Friday, June 22, 2007

This Year's Silver Bullet

Would you like them in a house?
Would you like them with a mouse?
I do not like them in a house.
I do not like them with a mouse.
I do not like them here or there.
I do not like them anywhere.
I do not like green eggs and ham.
I do not like them, Sam-I-am.

Synthetic Phonics. Most of us had never heard of it until David Cameron made this particular method of teaching reading a political issue during his brief spell as Shadow Education Minister in 2005. He confidently told us:

"Based on the evidence, we believe synthetic phonics is a far more effective teaching method than the combination of methods currently advocated by the National Literacy Strategy."

Since then, this specific of primary teaching method has become a key plank in the Tories' national education policy. And such is its political momentum and presumed electoral appeal, that Gordon Brown is being forced to neutralise it by adopting synthetic phonics as his own national reading policy.

Why the heat?

Well, because our state primary schools are still failing to teach around 20% of their pupils to read properly before they go on to secondary school (ie they fail to reach so-called Level 4 attainment). Which is clearly a disgrace.

Of course Blunkett's National Literacy Strategy was meant to sort it. You remember, his much hyped top-down programme, including the Literacy Hour, when all Britain's kids would sit down together at the same time and chant out loud from an improving book personally selected by education expert Blunkett.

Sadly, after some initial success, the NLS has stalled. According to this week's report from the Joseph Rowntree Foundation on Tackling Low Educational Achievement, that's because it followed an "excessively mechanical approach, cutting classes into bite-size pieces, divorcing reading texts from books, and overdoing quantitative criteria – even for deskilling teachers".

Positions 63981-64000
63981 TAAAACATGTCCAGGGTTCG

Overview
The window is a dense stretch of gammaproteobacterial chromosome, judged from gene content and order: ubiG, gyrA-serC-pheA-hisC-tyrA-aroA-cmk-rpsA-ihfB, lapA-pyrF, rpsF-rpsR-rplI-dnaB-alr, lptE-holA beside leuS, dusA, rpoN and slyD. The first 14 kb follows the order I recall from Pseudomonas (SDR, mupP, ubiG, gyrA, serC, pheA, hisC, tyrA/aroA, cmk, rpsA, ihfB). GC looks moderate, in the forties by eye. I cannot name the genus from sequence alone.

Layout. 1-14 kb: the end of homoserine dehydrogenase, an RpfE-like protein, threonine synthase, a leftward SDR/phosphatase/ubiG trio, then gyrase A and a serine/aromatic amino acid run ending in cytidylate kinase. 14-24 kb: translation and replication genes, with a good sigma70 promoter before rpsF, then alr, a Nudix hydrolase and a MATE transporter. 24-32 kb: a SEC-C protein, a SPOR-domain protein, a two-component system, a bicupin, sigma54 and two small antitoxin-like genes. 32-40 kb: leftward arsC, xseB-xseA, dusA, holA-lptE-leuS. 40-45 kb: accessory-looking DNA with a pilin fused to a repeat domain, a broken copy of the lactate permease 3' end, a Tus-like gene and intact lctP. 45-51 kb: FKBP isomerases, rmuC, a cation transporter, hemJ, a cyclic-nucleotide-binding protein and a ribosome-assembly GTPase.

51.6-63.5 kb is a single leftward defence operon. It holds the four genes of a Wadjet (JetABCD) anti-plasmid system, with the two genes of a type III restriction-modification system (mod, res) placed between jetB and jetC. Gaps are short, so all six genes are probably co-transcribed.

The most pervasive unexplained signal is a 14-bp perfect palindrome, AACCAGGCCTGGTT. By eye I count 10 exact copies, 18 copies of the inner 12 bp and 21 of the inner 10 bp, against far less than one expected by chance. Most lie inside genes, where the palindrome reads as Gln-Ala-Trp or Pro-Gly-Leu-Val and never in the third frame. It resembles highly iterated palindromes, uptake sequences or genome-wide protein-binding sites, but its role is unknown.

Worse, Rowntree reckons the NLS was never properly thought through in the first place:

"It appears to have been introduced without rigorous attention to the findings of research about the teaching of reading."

Difficult to believe, I know. A didactic education policy based not on research, but on hunch and intuition from the Secretary of State's sofa.

But what makes anyone think this next silver bullet will be any more successful? Here's the Rowntree Report again:

"Even [the government's own] review suggested synthetic phonics had to be used in association with other techniques to enrich the learning experience; but some doubt both the overwhelming superiority credited to the method by the review and the evidence on which the recommendations were based, particularly the famous study of Clackmannanshire, where the good results may have been due to other factors besides synthetic phonics."

That won't stop their enforced introduction of course. Once again, political imperatives have already decided that, and the nation's non-reading kids will pay the price.

None of this happens in independent schools. There, politicians hold no sway. Prep and pre-prep schools teach reading according to how the teachers decide results can be best achieved, and they answer direct to customers for the outcome. In practice, that means they've stuck with traditional phonic based methods throughout the last fifty years, whatever crazy silver bullets may have been ricocheting around in the politico blighted state sector.

How much better if state funded schools worked in the same way.

PS Anyone who has ever read Dr Seuss for pleasure or profit- or even as a bedtime story- will know his books are both highly addictive and severely damaging to adult mental faculties. It's the surreal repetition- great for new young readers, but deeply unsettling for anyone else (if you don't believe me, try reading aloud Green Eggs and Ham). Anyway, not to be left behind by the new speeding bullet, the Seuss empire has come out with Dr Seuss and Synthetic Phonics. That's what I love about free markets.

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